Was the Soviet System Reformable - Essay Example

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This paper gives an analysis of F. Cohen arising out of the Soviet Union era and how it has shaped economy,politics and the general society. This thus gives a better understanding of the major components of the Soviet Union systems the need to be examined for historical purposes…
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Was the Soviet System Reformable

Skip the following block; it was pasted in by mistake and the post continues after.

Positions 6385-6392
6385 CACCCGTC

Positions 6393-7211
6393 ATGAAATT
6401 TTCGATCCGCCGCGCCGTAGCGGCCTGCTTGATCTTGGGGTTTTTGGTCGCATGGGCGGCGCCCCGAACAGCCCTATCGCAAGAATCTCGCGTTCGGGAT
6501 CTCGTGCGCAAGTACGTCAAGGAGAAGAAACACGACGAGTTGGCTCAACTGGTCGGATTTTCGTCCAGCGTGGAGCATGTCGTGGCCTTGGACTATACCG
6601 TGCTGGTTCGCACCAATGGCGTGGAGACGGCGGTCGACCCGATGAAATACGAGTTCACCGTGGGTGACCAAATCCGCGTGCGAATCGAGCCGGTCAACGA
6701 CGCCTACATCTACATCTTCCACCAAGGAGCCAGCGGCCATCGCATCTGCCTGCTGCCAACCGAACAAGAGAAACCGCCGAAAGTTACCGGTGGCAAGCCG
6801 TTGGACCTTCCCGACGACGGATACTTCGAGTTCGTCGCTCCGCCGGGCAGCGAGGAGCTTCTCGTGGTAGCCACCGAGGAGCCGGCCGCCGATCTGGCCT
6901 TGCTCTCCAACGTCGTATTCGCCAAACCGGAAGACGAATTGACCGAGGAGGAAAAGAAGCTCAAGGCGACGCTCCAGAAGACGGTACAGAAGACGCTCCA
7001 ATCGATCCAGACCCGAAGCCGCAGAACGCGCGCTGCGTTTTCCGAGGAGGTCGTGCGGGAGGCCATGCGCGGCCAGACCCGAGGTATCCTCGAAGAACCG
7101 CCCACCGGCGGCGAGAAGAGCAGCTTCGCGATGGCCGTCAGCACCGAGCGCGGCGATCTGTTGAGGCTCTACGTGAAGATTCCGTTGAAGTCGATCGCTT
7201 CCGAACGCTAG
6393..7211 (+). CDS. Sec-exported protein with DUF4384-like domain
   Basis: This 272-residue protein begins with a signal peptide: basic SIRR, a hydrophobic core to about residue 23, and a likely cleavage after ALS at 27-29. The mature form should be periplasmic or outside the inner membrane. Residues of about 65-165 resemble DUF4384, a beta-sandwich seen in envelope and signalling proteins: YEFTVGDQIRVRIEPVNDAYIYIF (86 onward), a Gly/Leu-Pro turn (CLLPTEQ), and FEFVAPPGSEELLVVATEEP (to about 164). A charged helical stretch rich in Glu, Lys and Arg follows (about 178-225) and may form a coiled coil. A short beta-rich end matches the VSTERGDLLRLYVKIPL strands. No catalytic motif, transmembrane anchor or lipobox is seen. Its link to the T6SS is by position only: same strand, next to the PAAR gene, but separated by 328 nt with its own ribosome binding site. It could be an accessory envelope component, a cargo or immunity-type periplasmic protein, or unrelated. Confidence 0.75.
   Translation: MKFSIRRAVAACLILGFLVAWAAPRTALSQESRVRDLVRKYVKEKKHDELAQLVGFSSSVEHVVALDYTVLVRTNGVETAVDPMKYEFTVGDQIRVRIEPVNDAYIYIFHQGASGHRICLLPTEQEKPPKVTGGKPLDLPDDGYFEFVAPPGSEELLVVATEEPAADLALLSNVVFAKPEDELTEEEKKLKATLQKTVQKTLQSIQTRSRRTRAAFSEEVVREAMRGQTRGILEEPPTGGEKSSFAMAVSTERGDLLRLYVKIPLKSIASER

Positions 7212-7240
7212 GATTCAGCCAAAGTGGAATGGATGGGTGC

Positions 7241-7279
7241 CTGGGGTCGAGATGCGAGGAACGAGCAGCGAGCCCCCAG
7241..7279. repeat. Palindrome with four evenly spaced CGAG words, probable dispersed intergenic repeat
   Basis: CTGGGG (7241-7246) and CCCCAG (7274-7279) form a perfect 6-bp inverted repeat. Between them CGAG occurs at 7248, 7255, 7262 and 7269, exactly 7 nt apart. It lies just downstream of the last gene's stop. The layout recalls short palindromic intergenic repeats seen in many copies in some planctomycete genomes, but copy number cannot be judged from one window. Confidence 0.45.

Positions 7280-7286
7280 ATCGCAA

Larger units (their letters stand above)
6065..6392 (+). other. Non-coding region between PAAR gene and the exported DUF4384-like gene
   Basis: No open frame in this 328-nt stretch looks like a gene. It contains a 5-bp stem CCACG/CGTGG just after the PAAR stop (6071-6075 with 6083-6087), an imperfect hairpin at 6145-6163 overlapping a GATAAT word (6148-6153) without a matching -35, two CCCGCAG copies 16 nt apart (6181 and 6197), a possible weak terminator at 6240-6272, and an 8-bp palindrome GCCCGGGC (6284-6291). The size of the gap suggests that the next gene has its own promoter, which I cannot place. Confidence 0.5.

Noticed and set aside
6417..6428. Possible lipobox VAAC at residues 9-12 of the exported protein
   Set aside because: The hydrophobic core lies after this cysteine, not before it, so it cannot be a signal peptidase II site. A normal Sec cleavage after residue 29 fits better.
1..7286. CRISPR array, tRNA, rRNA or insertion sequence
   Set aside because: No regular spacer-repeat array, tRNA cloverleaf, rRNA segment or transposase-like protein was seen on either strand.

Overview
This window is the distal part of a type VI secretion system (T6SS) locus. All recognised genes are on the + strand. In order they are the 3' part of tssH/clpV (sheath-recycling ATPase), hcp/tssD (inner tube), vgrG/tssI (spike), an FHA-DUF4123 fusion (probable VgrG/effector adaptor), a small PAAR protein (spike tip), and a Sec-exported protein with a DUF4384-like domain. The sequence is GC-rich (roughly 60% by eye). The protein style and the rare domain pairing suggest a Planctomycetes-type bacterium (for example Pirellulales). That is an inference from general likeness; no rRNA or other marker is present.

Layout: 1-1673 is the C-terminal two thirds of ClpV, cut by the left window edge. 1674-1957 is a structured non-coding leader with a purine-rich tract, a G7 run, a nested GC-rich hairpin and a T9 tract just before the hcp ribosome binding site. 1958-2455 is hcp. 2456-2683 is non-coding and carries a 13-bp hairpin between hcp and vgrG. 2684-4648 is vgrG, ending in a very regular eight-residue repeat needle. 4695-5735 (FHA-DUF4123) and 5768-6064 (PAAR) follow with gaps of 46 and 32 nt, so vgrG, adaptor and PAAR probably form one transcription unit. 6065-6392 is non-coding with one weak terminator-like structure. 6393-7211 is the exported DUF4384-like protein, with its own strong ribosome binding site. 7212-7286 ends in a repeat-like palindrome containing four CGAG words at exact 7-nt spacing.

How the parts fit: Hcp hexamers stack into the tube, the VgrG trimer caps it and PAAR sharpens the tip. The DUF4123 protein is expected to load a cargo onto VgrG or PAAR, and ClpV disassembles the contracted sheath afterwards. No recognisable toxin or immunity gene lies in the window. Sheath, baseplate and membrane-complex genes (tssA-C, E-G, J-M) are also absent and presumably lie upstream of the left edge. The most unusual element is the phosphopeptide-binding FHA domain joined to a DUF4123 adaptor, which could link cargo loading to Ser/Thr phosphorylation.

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Download file to see previous pages F. Cohen analyses the case of Soviet Union by looking at it from various angles. He also asks analytical questions as to why the Soviet Union perished and some of the contributing factors. He emphasizes that the prevailing view of changes that occurred under Mikhail Gorbachev’s six-year attempt to transform the Soviet Union along democratic and market lines to some extent proved that the system was unreformable. Cohen asserts that this is from his historical researches and perceptions regarding the non-reformability of the Soviet Union which according to him have been formulated and analyzed from time to time by other scholars too. According to him, the concepts driving the researchers and the ideologies of the reformability of Soviet Union are based on the Communist Party and its dictatorship, monopolistic state economy, and the slow responses of Mikhail Gorbachev’s policies. In his analysis, he emphasizes that it is important for scholars and historians to understand that reform doesn’t just merely refers to change but changes that improve people’s way of lives by widening political and economic freedom. Additionally, reform doesn’t mean a revolution or complete transformation of an existing order, but rather a piecemeal and gradual amendment within a systems broad historical, institutional and cultural dimensions. In the case of Soviet System, “real reforms” at that time was based on rapid and complete revolutions that would deem it very difficult to make reforms in the Soviet system. Cohen also argues that many studies conducted during the Soviet era however indicate that if certain policies were implemented then systematic change would have been possible in the Soviet system which was all dependent on Mikhail Gorbachev leadership. According to Cohen, other scholars and historians support this position because they are of the opinion that the structural violence which was at the center of Soviet system restricted the capabilities of Mikhail Gorbachev’s political, social and economic policies from becoming effective. Asking the question as to whether the Soviet system was reformable thus means asking if all the basic components and policies could be reformed. In fact historians argues that it makes no sense making assumptions that if any components or policies were supplemented by new ones or eliminated, the results would no longer be of the Soviet system. Furthermore, the Soviets of 1917 were generally elected, only turning into something else later. At this time there was no monopolistic control of the economy until the 1930s, and when the Stalinist mass terror which had been fundamental feature for 25 years ended no own would questioned if the system is still soviets. From these proponents historians and scholars argue that the Soviet System was not reformable and thus was doomed to be inherent defects (Kuvaldin, 22). Cohen also attributes the Soviet Union to the five transformations of the communist system which was generally advancing towards an economic policy to be adopted in the Soviet Union intended to increase central planning and labor efficiency. It however eventually led to the end of central planning in the Russian economy. The transformations were heavily determined by the communist system which included the monopoly of power by the communist party, democratic ...Download file to see next pagesRead More
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